Interview with Atilio Borón, Laureate of the 2009 José Marti Prize: “In Latin America, three major challenges call for action”
In an interview for SHSviews (n°25, July-September 2009), the Argentinian political scientist Atilio Borón, former Executive Secretary of the Latin American and Caribbean Council of Social Sciences (CLACSO), and winner of the UNESCO International José Martí Prize 2009, explains how the social sciences contribute to meeting the challenges that Latin America is facing within the context of the international crisis.
“Currently, Latin America must face three major challenges that call for the implementation of concrete measures.
The first challenge is directly linked to the economic crisis and the management of its consequences. In this case, it is necessary to ensure that the costs of the current international crisis are not borne by the poorest and most vulnerable in our societies, who are the traditional victims of structural adjustment policies implemented to cope with the consequences of economic crises.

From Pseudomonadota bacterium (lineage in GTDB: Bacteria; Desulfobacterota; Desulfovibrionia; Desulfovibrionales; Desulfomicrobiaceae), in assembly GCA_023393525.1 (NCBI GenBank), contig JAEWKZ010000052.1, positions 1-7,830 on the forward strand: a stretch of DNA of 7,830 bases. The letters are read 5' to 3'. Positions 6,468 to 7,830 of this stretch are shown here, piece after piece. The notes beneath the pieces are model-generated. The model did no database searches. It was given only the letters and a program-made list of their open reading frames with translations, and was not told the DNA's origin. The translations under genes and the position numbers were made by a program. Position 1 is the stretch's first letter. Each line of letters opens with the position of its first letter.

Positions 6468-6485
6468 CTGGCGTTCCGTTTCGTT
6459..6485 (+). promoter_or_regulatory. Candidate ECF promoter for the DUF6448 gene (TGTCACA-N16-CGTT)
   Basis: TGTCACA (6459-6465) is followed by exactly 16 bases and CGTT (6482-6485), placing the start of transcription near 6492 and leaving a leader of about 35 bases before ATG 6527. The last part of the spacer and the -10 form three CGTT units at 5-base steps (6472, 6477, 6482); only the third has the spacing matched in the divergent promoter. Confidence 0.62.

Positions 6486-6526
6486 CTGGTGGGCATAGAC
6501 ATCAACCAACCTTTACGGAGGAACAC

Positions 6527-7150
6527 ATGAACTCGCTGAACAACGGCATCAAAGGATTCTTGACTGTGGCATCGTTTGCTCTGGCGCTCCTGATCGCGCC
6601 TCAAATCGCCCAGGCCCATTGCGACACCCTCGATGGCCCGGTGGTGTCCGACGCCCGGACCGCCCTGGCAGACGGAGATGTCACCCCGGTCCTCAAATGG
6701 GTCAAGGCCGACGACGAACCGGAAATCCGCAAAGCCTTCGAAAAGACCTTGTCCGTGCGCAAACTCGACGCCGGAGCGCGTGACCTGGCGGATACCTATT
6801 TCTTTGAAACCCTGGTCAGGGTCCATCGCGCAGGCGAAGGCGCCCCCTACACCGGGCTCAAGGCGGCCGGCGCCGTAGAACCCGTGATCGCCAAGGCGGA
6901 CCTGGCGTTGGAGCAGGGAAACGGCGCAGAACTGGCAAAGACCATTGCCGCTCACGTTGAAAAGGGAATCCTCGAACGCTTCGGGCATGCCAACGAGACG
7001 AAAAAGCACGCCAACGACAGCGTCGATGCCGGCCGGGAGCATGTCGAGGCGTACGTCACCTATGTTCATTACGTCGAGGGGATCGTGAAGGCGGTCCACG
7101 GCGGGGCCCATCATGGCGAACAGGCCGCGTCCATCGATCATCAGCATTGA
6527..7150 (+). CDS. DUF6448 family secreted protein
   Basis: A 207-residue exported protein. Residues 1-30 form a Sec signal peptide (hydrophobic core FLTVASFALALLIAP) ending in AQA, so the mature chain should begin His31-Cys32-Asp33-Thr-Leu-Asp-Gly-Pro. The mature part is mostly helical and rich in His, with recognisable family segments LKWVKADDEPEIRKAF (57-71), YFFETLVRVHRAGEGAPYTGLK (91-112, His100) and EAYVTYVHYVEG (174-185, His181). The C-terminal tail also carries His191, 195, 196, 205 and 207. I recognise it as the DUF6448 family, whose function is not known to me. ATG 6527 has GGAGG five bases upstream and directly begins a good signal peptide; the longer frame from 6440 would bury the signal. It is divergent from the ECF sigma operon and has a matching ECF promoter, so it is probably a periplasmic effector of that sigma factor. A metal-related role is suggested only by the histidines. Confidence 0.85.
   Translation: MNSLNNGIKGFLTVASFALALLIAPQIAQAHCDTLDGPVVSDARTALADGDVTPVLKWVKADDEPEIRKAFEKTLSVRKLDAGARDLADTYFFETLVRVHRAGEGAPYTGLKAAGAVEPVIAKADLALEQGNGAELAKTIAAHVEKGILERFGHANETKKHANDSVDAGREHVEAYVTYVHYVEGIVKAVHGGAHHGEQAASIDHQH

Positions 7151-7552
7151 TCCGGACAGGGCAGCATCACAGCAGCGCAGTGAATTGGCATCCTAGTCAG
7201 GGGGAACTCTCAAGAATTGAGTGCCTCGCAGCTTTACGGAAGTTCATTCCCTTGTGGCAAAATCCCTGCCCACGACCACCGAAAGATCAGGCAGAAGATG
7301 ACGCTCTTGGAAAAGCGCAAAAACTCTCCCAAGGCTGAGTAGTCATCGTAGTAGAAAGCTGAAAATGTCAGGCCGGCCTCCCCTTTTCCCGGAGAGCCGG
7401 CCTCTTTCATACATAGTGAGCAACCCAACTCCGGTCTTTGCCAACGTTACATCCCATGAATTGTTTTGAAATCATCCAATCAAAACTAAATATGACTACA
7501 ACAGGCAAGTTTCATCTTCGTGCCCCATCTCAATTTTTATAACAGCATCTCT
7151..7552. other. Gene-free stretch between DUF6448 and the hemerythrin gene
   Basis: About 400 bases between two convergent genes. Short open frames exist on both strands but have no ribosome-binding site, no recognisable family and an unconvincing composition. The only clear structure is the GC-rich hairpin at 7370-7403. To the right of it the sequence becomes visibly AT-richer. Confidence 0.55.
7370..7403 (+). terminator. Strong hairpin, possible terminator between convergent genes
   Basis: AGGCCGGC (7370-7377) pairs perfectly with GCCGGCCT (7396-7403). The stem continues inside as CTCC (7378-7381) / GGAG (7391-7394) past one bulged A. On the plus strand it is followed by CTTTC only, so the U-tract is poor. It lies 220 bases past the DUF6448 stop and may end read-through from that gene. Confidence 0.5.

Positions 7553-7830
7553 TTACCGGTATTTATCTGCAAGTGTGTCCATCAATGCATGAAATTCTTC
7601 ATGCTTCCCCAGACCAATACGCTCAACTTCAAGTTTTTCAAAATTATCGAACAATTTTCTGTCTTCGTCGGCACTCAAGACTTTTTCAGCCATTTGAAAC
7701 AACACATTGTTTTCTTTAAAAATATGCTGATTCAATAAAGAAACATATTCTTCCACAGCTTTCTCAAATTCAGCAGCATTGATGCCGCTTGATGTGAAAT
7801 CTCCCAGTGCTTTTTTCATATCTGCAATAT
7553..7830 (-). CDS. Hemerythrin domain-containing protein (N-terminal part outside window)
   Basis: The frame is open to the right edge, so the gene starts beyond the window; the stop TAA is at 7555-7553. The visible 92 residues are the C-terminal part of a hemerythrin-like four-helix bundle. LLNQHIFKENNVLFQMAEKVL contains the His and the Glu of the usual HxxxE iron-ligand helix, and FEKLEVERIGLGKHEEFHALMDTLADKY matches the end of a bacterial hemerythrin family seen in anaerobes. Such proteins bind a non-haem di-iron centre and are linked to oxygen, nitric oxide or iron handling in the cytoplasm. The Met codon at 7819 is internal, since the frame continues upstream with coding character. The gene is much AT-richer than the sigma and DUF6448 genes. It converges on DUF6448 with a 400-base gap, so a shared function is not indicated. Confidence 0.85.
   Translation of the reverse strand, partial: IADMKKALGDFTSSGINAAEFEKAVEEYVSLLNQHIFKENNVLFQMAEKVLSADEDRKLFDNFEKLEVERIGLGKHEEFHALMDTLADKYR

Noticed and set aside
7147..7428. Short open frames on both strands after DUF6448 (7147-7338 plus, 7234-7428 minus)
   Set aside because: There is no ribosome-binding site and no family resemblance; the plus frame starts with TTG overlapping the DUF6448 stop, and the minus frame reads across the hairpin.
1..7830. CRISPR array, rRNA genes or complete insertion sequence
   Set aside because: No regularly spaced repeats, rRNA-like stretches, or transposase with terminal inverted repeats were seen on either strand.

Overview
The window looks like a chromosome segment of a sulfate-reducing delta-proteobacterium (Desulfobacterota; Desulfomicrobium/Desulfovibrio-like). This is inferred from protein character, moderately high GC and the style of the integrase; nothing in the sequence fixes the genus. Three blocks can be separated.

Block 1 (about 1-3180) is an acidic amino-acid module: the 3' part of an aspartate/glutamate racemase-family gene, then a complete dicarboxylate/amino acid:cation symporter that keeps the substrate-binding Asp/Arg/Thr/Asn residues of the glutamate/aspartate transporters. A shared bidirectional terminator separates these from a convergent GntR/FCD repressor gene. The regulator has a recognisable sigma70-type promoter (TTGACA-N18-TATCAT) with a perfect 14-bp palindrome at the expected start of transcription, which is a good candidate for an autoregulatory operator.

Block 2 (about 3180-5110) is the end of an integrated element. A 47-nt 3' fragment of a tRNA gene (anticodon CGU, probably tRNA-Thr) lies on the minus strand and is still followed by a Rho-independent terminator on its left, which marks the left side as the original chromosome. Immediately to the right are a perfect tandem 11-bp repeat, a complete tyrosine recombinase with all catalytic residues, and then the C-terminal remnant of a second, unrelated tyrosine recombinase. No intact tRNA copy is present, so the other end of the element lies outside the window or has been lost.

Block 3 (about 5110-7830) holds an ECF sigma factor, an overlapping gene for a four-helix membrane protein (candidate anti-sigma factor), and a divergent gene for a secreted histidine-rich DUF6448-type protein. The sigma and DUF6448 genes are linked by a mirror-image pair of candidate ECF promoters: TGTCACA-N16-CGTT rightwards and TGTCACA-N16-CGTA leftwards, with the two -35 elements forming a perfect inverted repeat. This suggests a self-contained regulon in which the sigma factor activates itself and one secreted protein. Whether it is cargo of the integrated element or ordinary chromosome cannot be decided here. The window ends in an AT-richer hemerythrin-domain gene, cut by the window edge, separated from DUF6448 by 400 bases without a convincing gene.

The second consists in significantly improving the functioning of our democratic regimes by assuring the universal distribution of its goods and services such as education, health, housing, social security, and even recreation. Meeting this challenge is all the more necessary if we want to uphold our democratic standards and avoid frustrations linked to the expectations that this promise holds, which could lead to the establishment of authoritarian regimes in Latin America.
Lastly, the third challenge is to pose strict limits on the processes of commodification of the environment which are at the root of the ecological damage that affects Latin America today. Open-cast mining, the destruction of natural resources, the irrational use of water, the contamination of rivers and groundwater and further still, the growing development of monocultures to produce agro-fuel are all factors which, if they are not counteracted, could produce a true “ecological holocaust”.
Furthermore, it is all the more urgent to take action in this domain because 50% of the biodiversity and fresh water of the planet is concentrated in this region of the world.
It is necessary for not only all the governments of Latin America, but also for those of industrialized countries, to commit themselves to meet these three challenges in a concrete manner”.
Interview by Coraline Bardinat